Skip to content

Hans Heysen Drought sheep 1916–21

Hans Heysen

Germany, Australia 1877–1968
Born in Germany, Heysen migrated to Australia with his family at the age of seven. He became one of the country’s most acclaimed landscape painters, awarded the Wynne Prize an unprecedented nine times between 1904 and 1932. He was knighted in 1959.

Heysen was equally a master of oil paint and watercolour, as well as a formidable draughtsman in pencil and charcoal. The area around Hahndorf in the Adelaide Hills and especially its old gums were his preferred subject matter. He was also attracted to the rugged isolation of the Flinders Ranges in South Australia.

Drought sheep 1916–21

Heysen made several journeys into the arid interior of South Australia which led to a series of remarkable drawings and paintings of the outback. This watercolour captures the hot, dusty conditions that accompany severe drought. However, it may also reveal something of the artist, suggesting his anxiety at the time. It was produced during the First World War and its aftermath – a period when Heysen’s loyalty to Australia was unfairly questioned, like many other people of German birth or background.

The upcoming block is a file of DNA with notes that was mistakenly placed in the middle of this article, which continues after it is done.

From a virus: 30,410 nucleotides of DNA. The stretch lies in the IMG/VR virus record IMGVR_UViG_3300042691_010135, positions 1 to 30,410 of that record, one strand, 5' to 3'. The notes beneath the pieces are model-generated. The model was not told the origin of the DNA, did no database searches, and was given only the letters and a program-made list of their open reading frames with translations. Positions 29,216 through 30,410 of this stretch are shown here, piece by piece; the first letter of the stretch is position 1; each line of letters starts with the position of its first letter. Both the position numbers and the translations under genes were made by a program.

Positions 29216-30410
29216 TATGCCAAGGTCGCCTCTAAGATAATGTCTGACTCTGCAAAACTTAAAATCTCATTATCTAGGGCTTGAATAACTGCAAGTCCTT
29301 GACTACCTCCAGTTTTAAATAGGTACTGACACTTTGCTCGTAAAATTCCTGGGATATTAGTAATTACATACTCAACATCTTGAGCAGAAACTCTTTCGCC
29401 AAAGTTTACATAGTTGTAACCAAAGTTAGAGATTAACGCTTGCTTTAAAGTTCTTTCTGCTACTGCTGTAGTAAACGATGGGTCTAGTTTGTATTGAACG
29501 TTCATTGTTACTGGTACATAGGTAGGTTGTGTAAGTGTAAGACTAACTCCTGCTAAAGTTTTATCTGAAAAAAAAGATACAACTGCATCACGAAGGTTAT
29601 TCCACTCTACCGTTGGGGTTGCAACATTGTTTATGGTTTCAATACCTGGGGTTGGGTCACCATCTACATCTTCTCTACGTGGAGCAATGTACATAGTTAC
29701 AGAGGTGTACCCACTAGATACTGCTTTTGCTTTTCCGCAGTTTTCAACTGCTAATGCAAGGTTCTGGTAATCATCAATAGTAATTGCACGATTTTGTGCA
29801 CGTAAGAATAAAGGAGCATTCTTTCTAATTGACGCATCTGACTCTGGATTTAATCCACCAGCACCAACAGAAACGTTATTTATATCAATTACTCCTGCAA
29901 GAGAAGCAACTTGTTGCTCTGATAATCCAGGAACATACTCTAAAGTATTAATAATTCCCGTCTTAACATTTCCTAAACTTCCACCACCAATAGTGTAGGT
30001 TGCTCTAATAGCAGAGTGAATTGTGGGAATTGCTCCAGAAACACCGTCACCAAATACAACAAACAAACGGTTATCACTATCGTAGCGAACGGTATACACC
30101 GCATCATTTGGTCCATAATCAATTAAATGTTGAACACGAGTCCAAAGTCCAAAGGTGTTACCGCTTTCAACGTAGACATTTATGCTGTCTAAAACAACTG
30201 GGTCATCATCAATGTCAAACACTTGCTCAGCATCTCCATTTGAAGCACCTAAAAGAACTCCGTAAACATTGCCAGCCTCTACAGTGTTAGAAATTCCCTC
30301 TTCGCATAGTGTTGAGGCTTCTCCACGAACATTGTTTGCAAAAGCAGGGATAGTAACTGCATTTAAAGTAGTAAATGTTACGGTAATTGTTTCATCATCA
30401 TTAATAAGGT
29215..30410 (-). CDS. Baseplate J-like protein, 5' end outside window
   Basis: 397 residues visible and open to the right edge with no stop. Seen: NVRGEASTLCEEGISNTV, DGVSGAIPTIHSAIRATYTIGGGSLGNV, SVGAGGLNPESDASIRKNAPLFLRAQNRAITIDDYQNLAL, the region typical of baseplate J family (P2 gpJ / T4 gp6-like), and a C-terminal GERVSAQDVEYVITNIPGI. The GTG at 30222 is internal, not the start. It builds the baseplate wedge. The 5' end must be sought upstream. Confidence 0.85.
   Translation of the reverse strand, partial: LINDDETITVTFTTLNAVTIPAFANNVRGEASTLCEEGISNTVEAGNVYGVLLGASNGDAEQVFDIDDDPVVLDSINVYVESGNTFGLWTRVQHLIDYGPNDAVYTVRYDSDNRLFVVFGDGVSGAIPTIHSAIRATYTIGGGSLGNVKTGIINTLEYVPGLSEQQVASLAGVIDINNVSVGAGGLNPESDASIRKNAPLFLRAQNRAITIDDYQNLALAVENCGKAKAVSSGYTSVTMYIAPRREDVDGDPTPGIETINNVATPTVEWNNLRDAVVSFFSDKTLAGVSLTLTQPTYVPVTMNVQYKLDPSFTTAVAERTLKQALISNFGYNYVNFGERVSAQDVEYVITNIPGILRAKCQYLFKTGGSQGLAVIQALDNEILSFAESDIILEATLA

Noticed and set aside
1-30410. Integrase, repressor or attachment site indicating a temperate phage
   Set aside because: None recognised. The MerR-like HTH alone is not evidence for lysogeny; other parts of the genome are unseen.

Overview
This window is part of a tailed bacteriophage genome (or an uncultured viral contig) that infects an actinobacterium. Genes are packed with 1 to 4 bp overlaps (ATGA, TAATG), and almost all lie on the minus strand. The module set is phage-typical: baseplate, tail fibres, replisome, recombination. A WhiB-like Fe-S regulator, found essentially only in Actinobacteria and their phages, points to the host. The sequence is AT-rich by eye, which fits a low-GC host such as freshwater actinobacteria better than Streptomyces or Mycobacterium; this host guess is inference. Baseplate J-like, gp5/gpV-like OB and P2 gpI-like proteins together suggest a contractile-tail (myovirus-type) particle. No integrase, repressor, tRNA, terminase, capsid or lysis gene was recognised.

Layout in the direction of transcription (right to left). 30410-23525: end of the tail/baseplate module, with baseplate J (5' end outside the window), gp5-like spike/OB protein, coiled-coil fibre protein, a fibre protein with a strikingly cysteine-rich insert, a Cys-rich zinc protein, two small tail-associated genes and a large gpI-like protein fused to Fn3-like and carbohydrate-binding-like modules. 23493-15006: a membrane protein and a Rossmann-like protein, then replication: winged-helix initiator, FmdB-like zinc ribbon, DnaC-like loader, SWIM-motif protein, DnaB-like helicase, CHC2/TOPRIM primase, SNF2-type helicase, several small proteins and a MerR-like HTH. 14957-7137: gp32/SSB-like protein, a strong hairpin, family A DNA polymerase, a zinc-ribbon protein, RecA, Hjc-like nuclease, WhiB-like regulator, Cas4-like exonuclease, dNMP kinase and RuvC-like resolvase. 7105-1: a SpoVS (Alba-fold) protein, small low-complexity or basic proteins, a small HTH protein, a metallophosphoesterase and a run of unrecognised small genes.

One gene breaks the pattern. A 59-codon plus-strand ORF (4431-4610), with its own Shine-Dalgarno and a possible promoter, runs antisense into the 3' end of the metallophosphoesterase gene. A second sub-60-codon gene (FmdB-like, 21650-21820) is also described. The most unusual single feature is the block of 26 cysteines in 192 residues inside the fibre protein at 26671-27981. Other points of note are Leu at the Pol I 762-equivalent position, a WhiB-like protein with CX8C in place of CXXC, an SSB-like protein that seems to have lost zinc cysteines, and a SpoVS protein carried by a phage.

Featureless and treeless, it’s an unusual work for an artist whose paintings of grand eucalypt forests came to epitomise heroic Australian landscape painting in the interwar decades.

People and places

Germans settlers began arriving in Australia largely from the 1850s. Most disembarked in Port Adelaide, with many moving into agricultural industries such as dairy, wheat and viticulture in South Australia and Queensland. By 1914, there were over 100,000 Germans living here.

The outbreak of World War One led to anti-German sentiments. Nearly 7000 Germans and Austrians were placed in internment camps due to their ethnic background, while others were under constant scrutiny by police and neighbours. German schools and churches were closed, German music was banned, German-sounding places and food were renamed and many families changed their names to try to ease harassment.

Related material

Heysen produced a preliminary drawing, which is also in the Gallery’s collection.